Motor Driver control with Display and Joystick helper classes

I find myself constantly copy/pasting my simplay display code and having the re-work my joystick control methods each time I want to reuse them.  Today, I moved all that logic in two helper classes.  The JoystickHelper class is particularly useful and is much better than the built in GHI joystick methods. To demonstrate their usage, I created a simple example using the motor driver module.  The goal is to use the joytick module to control a  small motor.  The engine will spin forward or reverse when the joystick is moved up or down.  Also, the motor will spin faster or slower depending on how far the joystick is moved.  The JoystickHelper is entirely event driven.  Therefore, you don’t have to determine if the joystick was actually moved.  The event will only fire when the position has actually changed. This makes programming the joysitck trivial.

The SimpleDisplayHelper, simply shows the position of the joystick on the screen. It contains all the logic to clear the screen when full and display the next text at the top of the screen.

This full solution can be found on my Gadgeteer GitHub repository.

Direct links to the helpers:

As usual, the setup is easy.

Motor Driver Setup

For assembly, I set my power supply to 7V and a 500mA cutoff. There seems to be some voltage dropout from the motor driver.  I haven’t really investigated it yet. However, if I set my power supply to 3V, the max for my motor, the driver barely give enough power to the motor for it to spin.  7V seems to be equivalent.

Motor Driver Assembly

Here’s a closeup of the assembly.

Motor Driver Assembly Closeup

Notice how the screen is full?  The next time the joystick is moved, the screen will clear and the next data row will appear at the top.  Let’s handle the SimpleDisplayHelper first.

Using the code is very simple. Create a class level instance of the helper with the display and font you want to use. Then, call DisplayText with the text you want to display. All the other logic to calculate screen height and font height are encapsulated in the helper.

            displayHelper = new SimpleDisplayHelper(display_T35,font);
            displayHelper.DisplayText("Program Started");

The JoystickHelper is also very easy to use. Create an instance of the helper and subscribe to the JoystickMoved event.

            joystickHelper = new JoystickHelper(joystick);
            joystickHelper.JoystickMoved += JoystickHelperJoystickMoved;

The JoystickMoved event give you a JoystickEventsArgs

void JoystickHelperJoystickMoved(object sender, JoystickEventsArgs args)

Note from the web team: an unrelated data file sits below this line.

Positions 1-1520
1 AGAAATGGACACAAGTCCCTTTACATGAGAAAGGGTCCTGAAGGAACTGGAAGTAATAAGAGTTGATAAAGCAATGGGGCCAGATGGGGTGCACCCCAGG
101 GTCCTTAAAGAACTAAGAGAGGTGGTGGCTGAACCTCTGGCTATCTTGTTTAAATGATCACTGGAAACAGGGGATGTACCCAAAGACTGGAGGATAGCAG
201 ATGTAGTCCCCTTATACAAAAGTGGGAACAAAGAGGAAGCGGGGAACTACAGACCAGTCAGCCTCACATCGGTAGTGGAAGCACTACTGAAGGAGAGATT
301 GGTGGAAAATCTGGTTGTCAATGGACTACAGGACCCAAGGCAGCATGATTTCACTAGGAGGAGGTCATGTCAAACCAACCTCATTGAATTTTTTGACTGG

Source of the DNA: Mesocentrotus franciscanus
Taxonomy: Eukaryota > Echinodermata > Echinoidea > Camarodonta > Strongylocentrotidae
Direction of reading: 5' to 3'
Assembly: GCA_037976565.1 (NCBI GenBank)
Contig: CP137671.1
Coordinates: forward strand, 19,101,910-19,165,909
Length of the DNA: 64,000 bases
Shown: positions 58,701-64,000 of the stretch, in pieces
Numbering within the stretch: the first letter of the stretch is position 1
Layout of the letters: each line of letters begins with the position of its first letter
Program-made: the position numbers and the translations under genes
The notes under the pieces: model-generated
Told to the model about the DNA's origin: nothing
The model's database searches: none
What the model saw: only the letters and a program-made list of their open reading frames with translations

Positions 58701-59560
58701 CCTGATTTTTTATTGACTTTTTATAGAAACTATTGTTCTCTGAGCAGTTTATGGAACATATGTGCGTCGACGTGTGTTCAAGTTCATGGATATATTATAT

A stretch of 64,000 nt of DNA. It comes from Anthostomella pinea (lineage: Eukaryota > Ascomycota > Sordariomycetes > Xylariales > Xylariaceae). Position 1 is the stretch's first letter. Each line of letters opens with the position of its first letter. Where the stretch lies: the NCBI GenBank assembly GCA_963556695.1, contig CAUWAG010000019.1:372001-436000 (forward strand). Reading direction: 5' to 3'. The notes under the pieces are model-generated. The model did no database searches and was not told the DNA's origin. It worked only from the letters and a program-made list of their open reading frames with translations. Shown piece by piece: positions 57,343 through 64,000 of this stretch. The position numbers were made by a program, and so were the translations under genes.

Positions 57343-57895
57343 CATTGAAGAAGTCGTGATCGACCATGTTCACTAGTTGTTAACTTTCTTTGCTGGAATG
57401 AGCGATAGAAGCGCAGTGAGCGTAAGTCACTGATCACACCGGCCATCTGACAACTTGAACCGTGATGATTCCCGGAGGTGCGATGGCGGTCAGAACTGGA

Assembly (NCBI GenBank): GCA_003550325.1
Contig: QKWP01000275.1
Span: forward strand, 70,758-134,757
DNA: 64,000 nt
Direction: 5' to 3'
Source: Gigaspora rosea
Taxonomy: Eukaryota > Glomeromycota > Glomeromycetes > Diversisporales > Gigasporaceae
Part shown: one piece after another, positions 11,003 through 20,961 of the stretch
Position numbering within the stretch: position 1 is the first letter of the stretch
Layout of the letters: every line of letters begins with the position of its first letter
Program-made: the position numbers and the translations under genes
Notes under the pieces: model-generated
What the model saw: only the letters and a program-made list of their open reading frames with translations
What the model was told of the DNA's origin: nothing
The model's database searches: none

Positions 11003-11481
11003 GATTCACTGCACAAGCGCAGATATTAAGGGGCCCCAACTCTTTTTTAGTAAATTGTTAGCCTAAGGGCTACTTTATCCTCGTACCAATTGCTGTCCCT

The JoystickEventArgs has the new X and Y joystick positins.

    public class JoystickEventsArgs : EventArgs
        private double xPosition, yPosition;

        public JoystickEventsArgs(double x, double y)
            this.xPosition = x;
            this.yPosition = y;

        public double X
            get { return this.xPosition; }
        public double Y
            get { return this.yPosition; }

Here is my JoystickMoved event handler for the motor driver example.

        void JoystickHelperJoystickMoved(object sender, JoystickEventsArgs args)
            displayHelper.DisplayText("X : "+args.X+ " -- Y : "+args.Y);
            if (args.Y < 0.6 && args.Y > 0.4)
                motorControllerL298.MoveMotorRamp(MotorControllerL298.Motor.Motor1, 0, 100);
            if (args.Y == 1.0) { motorControllerL298.MoveMotorRamp(MotorControllerL298.Motor.Motor1, 100, 1000);
            if (args.Y == 1.0) { motorControllerL298.MoveMotorRamp(MotorControllerL298.Motor.Motor1, 100, 1000); return; }
            if (args.Y == -1.0) { motorControllerL298.MoveMotorRamp(MotorControllerL298.Motor.Motor1, -100, 1000); return; }

            if (args.Y < 1.0 && args.Y >= 0.9) { motorControllerL298.MoveMotorRamp(MotorControllerL298.Motor.Motor1, 75, 500); return; }
            if (args.Y < 0.9 && args.Y >= 0.8) { motorControllerL298.MoveMotorRamp(MotorControllerL298.Motor.Motor1, 50, 500); return; }
            if (args.Y < 0.8 && args.Y >= 0.7) { motorControllerL298.MoveMotorRamp(MotorControllerL298.Motor.Motor1, 25, 500); return; }
            if (args.Y < 0.7 && args.Y >= 0.6) { motorControllerL298.MoveMotorRamp(MotorControllerL298.Motor.Motor1, 10, 500); return; }
            if (args.Y < 0.4 && args.Y >= 0.3) { motorControllerL298.MoveMotorRamp(MotorControllerL298.Motor.Motor1, -10, 500); return; }
            if (args.Y < 0.3 && args.Y >= 0.2) { motorControllerL298.MoveMotorRamp(MotorControllerL298.Motor.Motor1, -25, 500); return; }
            if (args.Y < 0.2 && args.Y >= 0.1) { motorControllerL298.MoveMotorRamp(MotorControllerL298.Motor.Motor1, -50, 500); return; }
            if (args.Y < 0.1 && args.Y >= 0.0) { motorControllerL298.MoveMotorRamp(MotorControllerL298.Motor.Motor1, -75, 500); return; }

The best part of this code is that I don’t have to determine “if” the joystick was moved. The helper take care of all that for me.

I hope you find this useful. It’s already saved me time and I hope it does for you too.